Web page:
A common treasury for all?

‘But everyone shall put their hands to till the earth and bring up cattle, and the blessing of the earth shall be common to all; when a man hath need of any corn or cattle, take from the next store-house he meets with. There shall be no buying and selling, no fairs or markets, but the whole earth shall be the common Treasury for evey man.’ – Gerrard Winstanley (1609 – 1676).

Diggers - harvesting
Diggers - harvesting

Radical stuff, especially for the 17th century, when men did not have a universal vote even, and absolutely nobody was demanding a vote for women. Winstanley and his comrade’s views on property ownership caused quite a few rich scum to choke at their banquets too: ‘The power of enclosing land and owning property was brought into the creation by your ancestors by the sword; which first did murder their fellow creatures, men, and after plunder or steal away their land, and left this land successively to you, their children. And therefore, though you did not kill or thieve, yet you hold that cursed thing in your hand by the power of the sword; and so you justify the wicked deeds of your fathers, and that sin of your fathers shall be visited upon the head of you and your children to the third and fourth generation, and longer too, till your bloody and thieving power be rooted out of the land.’ (From A Declaration from the Poor Oppressed People of England, by Winstanley and 44 others, 1649).

Winstanley was a True Leveller, later called Diggers (because they dug the land innit), who were a radical split off from the already radical (for those times) Levellers. The True Levellers wished to ‘level’ the ownership of property (and land), in effect get rid of all forms of private property. All were active during and after the English civil wars that led to Cromwell landing the job of the big boss, after the king Charles 1st had his head chopped off.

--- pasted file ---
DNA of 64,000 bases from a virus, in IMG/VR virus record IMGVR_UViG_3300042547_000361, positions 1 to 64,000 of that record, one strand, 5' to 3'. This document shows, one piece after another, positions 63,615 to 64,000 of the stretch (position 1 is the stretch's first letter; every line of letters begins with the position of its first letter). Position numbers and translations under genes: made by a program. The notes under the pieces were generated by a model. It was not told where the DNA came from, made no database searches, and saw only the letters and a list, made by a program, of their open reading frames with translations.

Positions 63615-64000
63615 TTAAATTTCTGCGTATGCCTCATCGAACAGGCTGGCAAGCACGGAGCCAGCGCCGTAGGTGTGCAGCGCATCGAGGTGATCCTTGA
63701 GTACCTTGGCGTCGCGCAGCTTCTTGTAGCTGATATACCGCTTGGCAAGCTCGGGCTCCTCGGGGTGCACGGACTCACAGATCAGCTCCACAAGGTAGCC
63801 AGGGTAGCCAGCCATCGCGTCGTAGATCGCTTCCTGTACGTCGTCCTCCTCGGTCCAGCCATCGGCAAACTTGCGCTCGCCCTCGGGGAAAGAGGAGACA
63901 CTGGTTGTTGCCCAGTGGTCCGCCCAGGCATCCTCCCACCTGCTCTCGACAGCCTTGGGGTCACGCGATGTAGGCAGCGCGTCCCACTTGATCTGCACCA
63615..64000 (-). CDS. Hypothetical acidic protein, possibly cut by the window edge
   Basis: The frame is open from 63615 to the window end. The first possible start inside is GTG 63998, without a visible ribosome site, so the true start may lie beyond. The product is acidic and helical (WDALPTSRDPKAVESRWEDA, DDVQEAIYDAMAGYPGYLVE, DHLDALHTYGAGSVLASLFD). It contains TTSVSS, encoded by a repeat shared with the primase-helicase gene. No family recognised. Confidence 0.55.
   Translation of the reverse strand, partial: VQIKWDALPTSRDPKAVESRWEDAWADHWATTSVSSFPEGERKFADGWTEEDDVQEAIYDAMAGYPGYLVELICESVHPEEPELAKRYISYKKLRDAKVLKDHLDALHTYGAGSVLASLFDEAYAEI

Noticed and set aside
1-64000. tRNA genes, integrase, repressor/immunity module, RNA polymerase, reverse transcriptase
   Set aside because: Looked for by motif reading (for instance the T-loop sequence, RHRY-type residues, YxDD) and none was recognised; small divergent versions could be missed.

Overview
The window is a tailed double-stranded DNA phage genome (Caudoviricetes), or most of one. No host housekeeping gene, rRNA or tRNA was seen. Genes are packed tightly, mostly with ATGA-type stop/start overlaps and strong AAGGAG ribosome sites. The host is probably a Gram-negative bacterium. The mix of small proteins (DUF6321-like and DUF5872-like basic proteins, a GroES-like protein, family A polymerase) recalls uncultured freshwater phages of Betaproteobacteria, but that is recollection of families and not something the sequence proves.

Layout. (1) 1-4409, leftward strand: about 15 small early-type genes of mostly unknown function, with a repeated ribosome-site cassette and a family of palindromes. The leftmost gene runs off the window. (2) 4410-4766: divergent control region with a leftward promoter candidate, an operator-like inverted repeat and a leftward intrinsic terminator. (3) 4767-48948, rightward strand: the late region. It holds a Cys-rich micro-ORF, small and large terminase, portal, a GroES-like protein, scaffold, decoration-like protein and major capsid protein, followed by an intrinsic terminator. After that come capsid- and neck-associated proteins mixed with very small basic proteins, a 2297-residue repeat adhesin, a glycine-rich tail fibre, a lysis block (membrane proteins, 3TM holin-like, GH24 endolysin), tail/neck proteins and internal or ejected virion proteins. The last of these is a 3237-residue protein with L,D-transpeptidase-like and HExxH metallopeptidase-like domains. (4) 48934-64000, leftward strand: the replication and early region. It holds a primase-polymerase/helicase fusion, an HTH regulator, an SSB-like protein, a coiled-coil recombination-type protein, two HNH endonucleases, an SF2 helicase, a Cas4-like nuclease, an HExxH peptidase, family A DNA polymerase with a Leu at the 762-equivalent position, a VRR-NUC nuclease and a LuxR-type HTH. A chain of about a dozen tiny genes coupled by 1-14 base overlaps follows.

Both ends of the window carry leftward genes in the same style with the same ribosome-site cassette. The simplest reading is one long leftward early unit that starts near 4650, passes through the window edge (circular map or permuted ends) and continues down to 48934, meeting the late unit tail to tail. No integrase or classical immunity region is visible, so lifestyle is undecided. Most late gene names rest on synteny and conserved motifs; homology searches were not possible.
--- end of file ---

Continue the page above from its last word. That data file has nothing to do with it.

Unsuprisingly, the True Levellers failed in their radical project, as did the Levellers. Looking back now at their writings and actions, we may describe them as christian communists, with a large slice of anarchism thrown in. Some have even described the actions of the Diggers as the first (and only?) anarcho-communist revolution in this country. Of course their radical ideas and visions did not die with them when they failed, and indeed they were influenced by those who came before, for instance the writings/sayings related to the peasants revolt of 1381 are said to have influenced the True Levellers.

And so since Winstanley’s time, these radical ideas have been picked up by new generations of thinkers and agitators and activists (not always knowingly), who have developed and amended them accordingly, and this has happened time and again, right up until the present day – for instance look at the development of marxist, communist, socialist and anarchist ideas; look at the anti-capitalists of the late 1990’s, or the climate campers of the present day. And note too that so far none have been entirely successful, the private ownership of property/land still dominates, better known now as capitalism. With it we continue with inequality, injustice, discrimination, exploitation and oppression, just as in Winstanley’s day. 400 years on since Winstanley’s birth (he died on 10 September 1676) we face much the same questions, and just as big a challenge.

Find out more about Winstanley – come to The Cube cinema on Monday 7 September at 7.30pm to watch a screening of the classic and visually powerful 1975 drama documentary ‘Winstanley’. There’ll be a short intro to the history and struggles of that period by a Bristol radical historian, folowed by the 92 minute film, and then informal chats in the bar or outside.